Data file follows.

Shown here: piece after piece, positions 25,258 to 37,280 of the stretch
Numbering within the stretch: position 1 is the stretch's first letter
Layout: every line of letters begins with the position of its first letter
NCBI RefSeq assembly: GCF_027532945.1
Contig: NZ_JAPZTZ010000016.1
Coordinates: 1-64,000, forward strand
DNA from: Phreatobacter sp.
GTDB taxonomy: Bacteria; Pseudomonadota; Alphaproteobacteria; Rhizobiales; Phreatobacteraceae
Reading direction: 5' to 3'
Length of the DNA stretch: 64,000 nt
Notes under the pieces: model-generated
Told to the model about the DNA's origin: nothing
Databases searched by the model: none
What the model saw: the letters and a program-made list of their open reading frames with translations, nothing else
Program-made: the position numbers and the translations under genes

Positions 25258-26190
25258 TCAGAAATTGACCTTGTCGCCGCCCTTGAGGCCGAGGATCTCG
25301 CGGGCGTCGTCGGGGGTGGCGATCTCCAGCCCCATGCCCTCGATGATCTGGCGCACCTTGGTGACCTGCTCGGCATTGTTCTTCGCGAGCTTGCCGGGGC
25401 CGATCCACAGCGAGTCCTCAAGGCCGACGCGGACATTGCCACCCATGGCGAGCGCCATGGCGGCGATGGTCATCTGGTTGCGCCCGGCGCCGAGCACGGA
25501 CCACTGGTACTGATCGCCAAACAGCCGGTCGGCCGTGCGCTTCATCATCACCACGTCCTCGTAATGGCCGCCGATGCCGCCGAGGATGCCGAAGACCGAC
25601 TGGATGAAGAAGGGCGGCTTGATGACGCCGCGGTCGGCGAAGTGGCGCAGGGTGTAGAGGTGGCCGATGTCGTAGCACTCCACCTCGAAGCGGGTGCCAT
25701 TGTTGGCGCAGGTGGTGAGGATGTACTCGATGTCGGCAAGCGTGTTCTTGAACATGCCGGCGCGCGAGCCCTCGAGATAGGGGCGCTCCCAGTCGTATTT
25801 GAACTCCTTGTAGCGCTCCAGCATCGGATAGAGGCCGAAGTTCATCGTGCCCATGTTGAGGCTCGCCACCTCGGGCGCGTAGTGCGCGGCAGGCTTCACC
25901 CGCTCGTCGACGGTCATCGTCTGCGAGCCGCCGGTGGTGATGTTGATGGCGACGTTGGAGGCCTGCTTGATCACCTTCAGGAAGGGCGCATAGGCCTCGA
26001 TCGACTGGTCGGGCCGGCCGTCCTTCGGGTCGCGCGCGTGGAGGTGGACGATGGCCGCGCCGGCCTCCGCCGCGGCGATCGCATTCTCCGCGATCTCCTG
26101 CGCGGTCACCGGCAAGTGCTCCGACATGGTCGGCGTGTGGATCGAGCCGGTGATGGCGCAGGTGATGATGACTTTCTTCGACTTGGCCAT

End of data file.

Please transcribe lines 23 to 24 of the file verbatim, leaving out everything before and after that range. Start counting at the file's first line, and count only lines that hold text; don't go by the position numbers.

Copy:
25801 GAACTCCTTGTAGCGCTCCAGCATCGGATAGAGGCCGAAGTTCATCGTGCCCATGTTGAGGCTCGCCACCTCGGGCGCGTAGTGCGCGGCAGGCTTCACC
25901 CGCTCGTCGACGGTCATCGTCTGCGAGCCGCCGGTGGTGATGTTGATGGCGACGTTGGAGGCCTGCTTGATCACCTTCAGGAAGGGCGCATAGGCCTCGA